All these big problems are stuck in my head and I need to solve all these little problems before.
You tend to not fully grasp the importance of what once were meaningless schools lessons, until you get a chance to experience said lessons unfold right before your eyes, and you seem to know how to respond simply because you were paying attention to class. Or, were you ?
Let that one sink.
From the simplest of all Math problems presented in the form of 1+1 to the very final exam, it’s undeniable the way school shapes you and how we let school shape ourselves.
Let’s think Math. Inside the box, 1 + 1 = 2… And as we grow, we seem to be able to (re)solve harder Math problems until the day we finish our education and we’re left with “I can add and subtract and I see no reason to practically remember how to prove Bolzano’s Theorem.” At the end of the (very long) journey, any big Math problem won’t be much more than a few small Math problems that we should be able to solve (independently and in a certain order) to solve the puzzle and get to the final result.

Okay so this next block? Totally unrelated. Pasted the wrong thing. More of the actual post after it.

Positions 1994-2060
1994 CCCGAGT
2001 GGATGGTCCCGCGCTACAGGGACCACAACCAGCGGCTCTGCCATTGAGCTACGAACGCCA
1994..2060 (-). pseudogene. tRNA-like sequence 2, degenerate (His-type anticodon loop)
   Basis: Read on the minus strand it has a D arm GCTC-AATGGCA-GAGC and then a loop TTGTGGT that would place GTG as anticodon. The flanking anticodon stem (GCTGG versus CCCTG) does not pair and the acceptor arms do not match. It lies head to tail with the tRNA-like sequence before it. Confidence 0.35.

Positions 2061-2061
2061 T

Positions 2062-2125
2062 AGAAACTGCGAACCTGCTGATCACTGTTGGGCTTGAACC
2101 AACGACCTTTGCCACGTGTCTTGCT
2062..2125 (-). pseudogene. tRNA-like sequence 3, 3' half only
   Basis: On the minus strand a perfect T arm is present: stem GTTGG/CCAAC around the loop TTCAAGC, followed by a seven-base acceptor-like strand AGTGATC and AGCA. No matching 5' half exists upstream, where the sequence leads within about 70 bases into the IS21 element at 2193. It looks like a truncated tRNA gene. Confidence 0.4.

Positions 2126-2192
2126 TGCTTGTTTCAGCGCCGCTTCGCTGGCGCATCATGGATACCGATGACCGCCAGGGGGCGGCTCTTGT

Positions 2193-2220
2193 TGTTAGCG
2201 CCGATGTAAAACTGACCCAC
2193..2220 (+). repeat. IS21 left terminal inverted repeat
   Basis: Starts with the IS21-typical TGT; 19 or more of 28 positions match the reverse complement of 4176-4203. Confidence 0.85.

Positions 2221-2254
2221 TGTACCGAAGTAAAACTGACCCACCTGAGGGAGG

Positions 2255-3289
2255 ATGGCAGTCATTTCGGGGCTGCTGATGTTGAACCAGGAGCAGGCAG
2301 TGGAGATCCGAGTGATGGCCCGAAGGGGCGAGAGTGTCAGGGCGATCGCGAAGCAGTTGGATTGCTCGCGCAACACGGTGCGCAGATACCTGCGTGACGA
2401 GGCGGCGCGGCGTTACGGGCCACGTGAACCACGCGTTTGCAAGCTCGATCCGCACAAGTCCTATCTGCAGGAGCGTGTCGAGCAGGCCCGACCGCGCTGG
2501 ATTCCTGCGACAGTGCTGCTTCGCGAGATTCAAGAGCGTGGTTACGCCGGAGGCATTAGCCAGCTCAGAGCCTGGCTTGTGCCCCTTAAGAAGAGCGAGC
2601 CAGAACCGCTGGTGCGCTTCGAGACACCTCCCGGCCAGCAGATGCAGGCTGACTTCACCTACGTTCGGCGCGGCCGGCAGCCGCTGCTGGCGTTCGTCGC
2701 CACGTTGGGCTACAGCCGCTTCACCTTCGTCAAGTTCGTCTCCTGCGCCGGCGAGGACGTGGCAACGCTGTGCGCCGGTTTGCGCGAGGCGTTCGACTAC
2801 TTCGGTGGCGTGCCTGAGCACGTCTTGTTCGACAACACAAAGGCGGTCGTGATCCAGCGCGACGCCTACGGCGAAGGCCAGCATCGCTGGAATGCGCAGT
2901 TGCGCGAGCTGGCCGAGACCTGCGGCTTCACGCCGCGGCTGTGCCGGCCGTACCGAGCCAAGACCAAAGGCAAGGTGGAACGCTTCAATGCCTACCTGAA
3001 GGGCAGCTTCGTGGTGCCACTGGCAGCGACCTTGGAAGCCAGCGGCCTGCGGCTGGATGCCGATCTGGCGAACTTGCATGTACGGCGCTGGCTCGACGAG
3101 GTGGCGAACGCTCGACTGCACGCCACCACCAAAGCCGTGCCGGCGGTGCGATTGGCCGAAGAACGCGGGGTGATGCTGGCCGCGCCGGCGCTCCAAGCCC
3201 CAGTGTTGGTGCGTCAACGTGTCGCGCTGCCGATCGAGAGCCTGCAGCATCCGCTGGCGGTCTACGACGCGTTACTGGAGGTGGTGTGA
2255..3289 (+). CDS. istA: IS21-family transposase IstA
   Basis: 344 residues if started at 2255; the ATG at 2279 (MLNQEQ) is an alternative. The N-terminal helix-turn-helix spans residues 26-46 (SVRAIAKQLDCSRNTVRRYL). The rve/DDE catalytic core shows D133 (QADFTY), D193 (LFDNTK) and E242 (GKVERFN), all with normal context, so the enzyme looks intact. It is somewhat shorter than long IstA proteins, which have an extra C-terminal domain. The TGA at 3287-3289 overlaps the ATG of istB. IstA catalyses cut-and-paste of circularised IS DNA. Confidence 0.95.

Be it Maths, or anything else in life, it’s could be hard to look at a big problem and break it down into small little pieces. Unless we’re specifically told what is supposed to be solved, the final goal might not be very obvious. A bit like solving a jigsaw puzzle without knowing what the final image should look like. But, once we have a clear picture of where we need to be at the end of the line, the process becomes nothing than muscle memory to start interacting with the problem by performing known tasks that, after solved, will gradually simplify the problem.
I wake up from my digress and look around, eye-balling the situation, wondering if I gave away my thoughts.
The table cover is even different in this room and we’re all looking at each while thinking “how did we even let this happen,” while taking our sits and extending hands in a mix of camaraderie and contempt. The lists don’t seem to have worked out, unlucky draws and forced mulligans. Unfair match-ups, opponent nut-draws and unraveled top-deck skills that everyone but me seem to have. It’s so easy to go down on a tilt and miss the very big picture when the tide seem to keep going against our paddle.